A Lesson Plan for Grades K-2 & 3–5

The lesson was adapted from the Math Solutions publications Lessons for Algebraic Thinking, Featured in Math Solutions Online Newsletter, Issue 35

### Algebra Content Standards

• Create numeric patterns that involve whole-number operations. (3-3.1)

• Apply procedures to find missing numbers in numeric patterns that involve whole-number operations. (3-3.2)

• Illustrate situations that show change over time as increasing. (3-3.4)

### Lesson Process Standards

• Generate descriptions and mathematical statements about relationships. (3-1.4)

• Generalize connections between new mathematical ideas and related concepts that have been previously considered. (3-1.6)

• Use flexibility in mathematical representations. (3-1.7)

### Lesson Objective (student version)

Today you will solve problems by building, extending, describing, and representing patterns that grow.

### References

Teaching Algebraic Thinking Grades K2, by Marilyn Burns

Chapter 7—Pattern Block Fish, pp. 79–88

Chapter 12—Pattern Block Trees, pp. 157–170

Teaching Algebraic Thinking Grades 35, by Marilyn Burns,

Chapter 6—Iguanas: Building with Pattern Blocks, pp. 91–117

### Materials

• 11 bags of pattern blocks: 9 squares, 9 trapezoids, 5 triangles, 5 hexagons

• 1 copy per student of Pattern Block Trees (recording sheet)

• 1 copy per student of Pattern Block Fish (recording sheet)

• Chart paper

• Markers

### OverviewofLesson

Students use pattern blocks as a tool to explore patterns that grow and solve problems. Using the contexts of trees and fish that grow in consistent and predictable ways, students build, extend, describe, and represent patterns. They record and analyze numerical data, link the data to the patterns generated with the pattern blocks, and make and verify predictions about how the trees and fish grow. Representations used in this lesson to show and analyze growth include pattern blocks, numerical data recorded in a three-column chart, and sketches.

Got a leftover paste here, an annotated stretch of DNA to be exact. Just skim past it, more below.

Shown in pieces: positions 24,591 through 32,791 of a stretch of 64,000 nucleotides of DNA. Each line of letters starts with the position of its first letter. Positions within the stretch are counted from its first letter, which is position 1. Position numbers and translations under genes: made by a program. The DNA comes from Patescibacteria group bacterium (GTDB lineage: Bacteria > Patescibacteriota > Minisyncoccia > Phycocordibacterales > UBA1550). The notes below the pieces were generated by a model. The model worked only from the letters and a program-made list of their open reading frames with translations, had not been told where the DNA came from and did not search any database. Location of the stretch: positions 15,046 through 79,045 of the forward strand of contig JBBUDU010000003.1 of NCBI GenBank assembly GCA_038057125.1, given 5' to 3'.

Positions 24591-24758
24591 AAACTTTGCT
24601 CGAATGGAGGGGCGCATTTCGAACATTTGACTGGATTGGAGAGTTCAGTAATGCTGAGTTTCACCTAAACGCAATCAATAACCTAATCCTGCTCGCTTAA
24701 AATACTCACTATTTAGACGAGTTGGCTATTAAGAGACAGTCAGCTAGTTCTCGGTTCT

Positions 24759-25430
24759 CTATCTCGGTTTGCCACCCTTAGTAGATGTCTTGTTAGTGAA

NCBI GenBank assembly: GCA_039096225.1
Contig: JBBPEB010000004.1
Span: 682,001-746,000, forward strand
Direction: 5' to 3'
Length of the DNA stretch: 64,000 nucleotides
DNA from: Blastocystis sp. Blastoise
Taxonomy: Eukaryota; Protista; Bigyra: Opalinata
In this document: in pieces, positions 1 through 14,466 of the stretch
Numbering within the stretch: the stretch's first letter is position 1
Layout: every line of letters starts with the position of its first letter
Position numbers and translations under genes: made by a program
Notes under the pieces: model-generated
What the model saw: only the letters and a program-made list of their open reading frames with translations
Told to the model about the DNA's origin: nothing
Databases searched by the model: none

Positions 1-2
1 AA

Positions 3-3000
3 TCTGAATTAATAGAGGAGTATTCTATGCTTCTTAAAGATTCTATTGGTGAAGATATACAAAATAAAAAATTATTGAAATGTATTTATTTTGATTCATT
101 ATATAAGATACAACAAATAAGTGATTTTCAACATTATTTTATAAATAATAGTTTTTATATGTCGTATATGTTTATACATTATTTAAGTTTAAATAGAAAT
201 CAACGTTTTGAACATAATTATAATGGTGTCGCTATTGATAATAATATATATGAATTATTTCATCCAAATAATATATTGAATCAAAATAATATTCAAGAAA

## Focus

1. In partners, students briefly explore the pattern blocks for these two purposes:
• Review the names of the pattern blocks.
• Practice several quick sketches of each of the blocks.
2. Introduce the task and model the idea of quick sketches. Allow five to seven minutes for students to name and sketch.
3. As a whole group, confirm the names of the shapes and record them on the board. Let students know they will be sketching the pattern blocks during the lesson, making recognizable but quick sketches to record their work.
4. As a whole class, briefly discuss patterns and a few examples students find in the room. Likely, these will be repeating patterns. Ask the following questions:

Q. What is a pattern?

Q. Where do you see patterns?

Q. How do you use patterns in math?

5. Share an example of how scientists and mathematicians use pattern to solve problems—face transformation. Include:

• Background for Elvis;
• Fans’ curiosity about what he would look like if he was still alive; and
• Study of how the face changes and the use of patterns to predict what he would look like today.

Q. What is the same about Elvis’s face in both pictures?

Q. What is different or what has changed?

6. Transition from the real-life example to the lesson objective.

### Engage

1. Introduce the task “Pattern Block Trees.” Model what the tree looks like on its 1st, 2nd, and 3rd birthday while students observe. 2. Ask students to build the tree on its 4th birthday and on its 5th birthday and check with their partners to see if they agree.

3.Volunteers build the tree at age 4 and at age 5 for the class to confirm how the tree grows.

4. Distribute recording sheet, “Pattern Block Trees.” Introduce the three-column chart to record how the tree is growing using numbers. 5. Model how to record the tree growth in the chart for birthdays 1, 2, and 3. 6. In partners, students fill in their own charts for birthdays 1, 2, and 3. In addition, they complete the chart for birthdays 4 and 5.